Will Do’s

As part of the post-race exercise my coach asked that I put together a list things that worked well for me this race, as well as a some things that didn’t that I might change for future preparation or simply not do again.

Overall I feel pretty good about Sunday’s race. You can’t complain about a 4 minute PR, ever. Especially one that’s as a result of a mostly run-free spring and summer; the product of just two months of butt busting to build strength and speed for race day. I am happy that I did well and grateful that I had the opportunity to do so. But, my goal was a 1:35 and I came in at 1:37, so there is room for improvement and I won’t get over that part. I’m not losing any sleep over it, but I am already trying to plan my next road race to shut my brain up and prove more fastness.

It was a good exercise to think about things I’d do again versus things I shouldn’t do again, ever because it forced me to think about what I’ve learned and how far I’ve come. And it made me identify specific actions that I’m responsible for that contributed to and handicapped meeting my goal. The best part being that if I’m responsible that means that I have control over these things, meaning that I can change them, meaning that I can make sure they go better (or keep going well) next time around.

Here’s the summary:

Things I’d do again to prepare for race success. For sure. 

1. Running the course pre-race. Usually I drive courses or just generally study up on the terrain, but running it so many times really helped me focus on what I knew was coming next (flat stretches, hills, turns, etc.). Though I may not be able to replicate that for IMC, it worked well for this race and is something I would find helpful to replicate when I can. It was a huge relief while I was pushing myself through the race that I didn’t have to think about how far I had to go, since I just knew and knew how to stick to the plan.

2. Plan water station stops and stick to the plan. I used this tactic during Black Diamond too, and rather than waiting until I’m thirsty I just made a goal to run through every water station if only for a tiny sip. For the Seattle Half I planned ahead to stop at alternating stations and hit that right on target. I never felt like I was fighting dehydration or nutritionally related lack of energy, and I think planning it out ahead of time contributed to that. I’ve never used Gu during a half and forced down 3. No stomach issues and once I recovered from the Madison and Interlaken hills I felt good nutritionally speaking.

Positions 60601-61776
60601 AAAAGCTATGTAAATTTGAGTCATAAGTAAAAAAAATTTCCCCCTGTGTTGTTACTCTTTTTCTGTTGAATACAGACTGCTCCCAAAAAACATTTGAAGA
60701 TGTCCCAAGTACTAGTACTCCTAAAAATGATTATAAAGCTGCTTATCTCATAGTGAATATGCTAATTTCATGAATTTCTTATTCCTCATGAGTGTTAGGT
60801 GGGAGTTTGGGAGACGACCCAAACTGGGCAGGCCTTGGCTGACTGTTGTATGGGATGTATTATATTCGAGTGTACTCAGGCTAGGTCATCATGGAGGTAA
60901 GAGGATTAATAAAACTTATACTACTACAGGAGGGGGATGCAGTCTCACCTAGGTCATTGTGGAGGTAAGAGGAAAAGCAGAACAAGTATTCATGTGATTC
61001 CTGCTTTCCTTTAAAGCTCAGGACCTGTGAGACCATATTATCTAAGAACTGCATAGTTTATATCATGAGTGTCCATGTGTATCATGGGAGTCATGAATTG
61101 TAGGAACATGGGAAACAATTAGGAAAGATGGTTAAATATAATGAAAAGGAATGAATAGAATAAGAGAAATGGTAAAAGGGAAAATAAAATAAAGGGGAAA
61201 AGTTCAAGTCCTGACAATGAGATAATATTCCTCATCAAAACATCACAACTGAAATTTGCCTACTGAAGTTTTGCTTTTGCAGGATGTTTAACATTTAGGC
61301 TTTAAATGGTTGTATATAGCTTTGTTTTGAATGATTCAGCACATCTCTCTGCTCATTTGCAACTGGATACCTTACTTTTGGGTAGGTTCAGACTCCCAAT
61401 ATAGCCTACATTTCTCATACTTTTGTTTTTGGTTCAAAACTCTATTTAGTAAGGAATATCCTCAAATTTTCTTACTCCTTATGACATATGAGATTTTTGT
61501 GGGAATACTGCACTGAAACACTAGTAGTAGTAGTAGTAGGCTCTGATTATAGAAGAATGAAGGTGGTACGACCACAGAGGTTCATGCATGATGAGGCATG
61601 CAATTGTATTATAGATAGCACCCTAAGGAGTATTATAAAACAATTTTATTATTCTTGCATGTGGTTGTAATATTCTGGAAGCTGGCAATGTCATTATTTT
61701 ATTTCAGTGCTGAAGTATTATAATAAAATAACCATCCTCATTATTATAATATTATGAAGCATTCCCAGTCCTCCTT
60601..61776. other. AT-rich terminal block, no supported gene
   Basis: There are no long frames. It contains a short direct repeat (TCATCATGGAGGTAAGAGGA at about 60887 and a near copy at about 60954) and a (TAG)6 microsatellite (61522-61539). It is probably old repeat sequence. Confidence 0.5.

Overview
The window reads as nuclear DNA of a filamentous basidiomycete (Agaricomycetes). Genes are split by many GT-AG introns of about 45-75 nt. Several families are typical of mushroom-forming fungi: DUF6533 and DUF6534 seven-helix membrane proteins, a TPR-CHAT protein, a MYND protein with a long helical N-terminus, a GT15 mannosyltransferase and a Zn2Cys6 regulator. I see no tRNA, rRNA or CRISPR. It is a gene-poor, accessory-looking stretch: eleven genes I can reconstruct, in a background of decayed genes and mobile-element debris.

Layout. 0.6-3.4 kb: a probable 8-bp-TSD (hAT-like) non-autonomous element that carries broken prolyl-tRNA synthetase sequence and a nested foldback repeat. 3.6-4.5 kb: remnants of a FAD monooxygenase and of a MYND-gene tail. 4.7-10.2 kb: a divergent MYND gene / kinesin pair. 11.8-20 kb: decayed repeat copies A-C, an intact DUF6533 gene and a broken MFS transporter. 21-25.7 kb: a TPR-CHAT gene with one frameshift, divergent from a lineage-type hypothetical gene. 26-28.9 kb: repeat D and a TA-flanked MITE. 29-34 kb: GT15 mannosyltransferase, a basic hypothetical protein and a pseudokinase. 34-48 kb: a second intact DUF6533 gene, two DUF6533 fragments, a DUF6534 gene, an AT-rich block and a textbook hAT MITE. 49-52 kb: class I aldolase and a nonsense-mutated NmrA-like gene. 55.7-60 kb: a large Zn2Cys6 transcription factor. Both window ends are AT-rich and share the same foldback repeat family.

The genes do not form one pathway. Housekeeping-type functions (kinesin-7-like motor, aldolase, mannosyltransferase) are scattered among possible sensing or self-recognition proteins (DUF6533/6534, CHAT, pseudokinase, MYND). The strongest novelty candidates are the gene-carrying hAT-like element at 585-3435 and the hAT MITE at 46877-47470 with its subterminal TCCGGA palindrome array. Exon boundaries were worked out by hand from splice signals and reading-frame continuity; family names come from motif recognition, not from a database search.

3. Pre-race Warm-up. Jogging to the start line and a few long sprints made a big difference in the start of my race. The warm-up calmed some pre-race jitters and got (and kept) me warm, and I didn’t have trouble adjusting to going out fast. Usually in a race, and sometimes even in a high intensity training session, my HR spikes really high and then levels, but that feeling always generates a bit of panic and I was happy to not experience that this race.

Things I wouldn’t do again, or would change, to make sure future races are a success.

1. Don’t feel locked in to the pacing group. I mentioned in my short race recap, the pacer was a blessing and curse. He reminded me that I needed to get myself out of the crowd and keep moving for the first few miles, but the zig zagging and catch up on his terms rather than my own stressed me out and used energy inefficiently. Bottom line is that I think to feel really in the race I need to establish my own footing.

2. Use training to build confidence (not just fitness). I didn’t feel extremely confident heading into this race. I did strong training leading up to it and hit most of the training goals, but for some reason I never felt confidence build alongside progress made. During training even when I hit pace/time I felt like I could have done better, and when I missed splits or pace by just 2 seconds I felt down on my performance. Long progression runs did a tremendous amount for my fitness (I wouldn’t change those at all!) but I wasn’t accustomed to the effect they have and without the “that was easy!” feeling that I’m used to during long runs (which I’ve done slow and steady in the past) I didn’t build myself up as much. Probably nothing to change here, just a learning curve thing.

3. Practice racing. I feel toughest and most aggressive during training, as opposed to when I race, so I think I need to race more to practice my mindset. During training I welcome the challenge, but during a race I get more worried about pushing myself too hard and find myself worrying about not finishing. Silly, but true. A race doesn’t get me into a competitive mindset anymore than a training run with difficult pace parameters does, so I think I need to find a better way to position a race in my mind so that I’m focused on “beating” my own plan.


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